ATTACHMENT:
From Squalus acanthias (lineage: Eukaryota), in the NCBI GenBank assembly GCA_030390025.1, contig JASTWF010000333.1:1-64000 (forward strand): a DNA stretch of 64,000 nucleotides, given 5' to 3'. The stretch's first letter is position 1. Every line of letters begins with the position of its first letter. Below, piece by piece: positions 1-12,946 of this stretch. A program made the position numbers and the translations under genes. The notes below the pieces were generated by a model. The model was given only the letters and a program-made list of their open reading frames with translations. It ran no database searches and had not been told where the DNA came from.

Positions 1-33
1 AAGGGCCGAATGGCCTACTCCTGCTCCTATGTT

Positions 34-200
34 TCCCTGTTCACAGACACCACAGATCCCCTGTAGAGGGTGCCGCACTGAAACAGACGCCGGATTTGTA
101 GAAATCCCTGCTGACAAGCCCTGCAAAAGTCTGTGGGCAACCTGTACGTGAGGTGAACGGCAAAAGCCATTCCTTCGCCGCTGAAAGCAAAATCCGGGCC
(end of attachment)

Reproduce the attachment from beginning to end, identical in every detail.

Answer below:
From Squalus acanthias (lineage: Eukaryota), in the NCBI GenBank assembly GCA_030390025.1, contig JASTWF010000333.1:1-64000 (forward strand): a DNA stretch of 64,000 nucleotides, given 5' to 3'. The stretch's first letter is position 1. Every line of letters begins with the position of its first letter. Below, piece by piece: positions 1-12,946 of this stretch. A program made the position numbers and the translations under genes. The notes below the pieces were generated by a model. The model was given only the letters and a program-made list of their open reading frames with translations. It ran no database searches and had not been told where the DNA came from.

Positions 1-33
1 AAGGGCCGAATGGCCTACTCCTGCTCCTATGTT

Positions 34-200
34 TCCCTGTTCACAGACACCACAGATCCCCTGTAGAGGGTGCCGCACTGAAACAGACGCCGGATTTGTA
101 GAAATCCCTGCTGACAAGCCCTGCAAAAGTCTGTGGGCAACCTGTACGTGAGGTGAACGGCAAAAGCCATTCCTTCGCCGCTGAAAGCAAAATCCGGGCC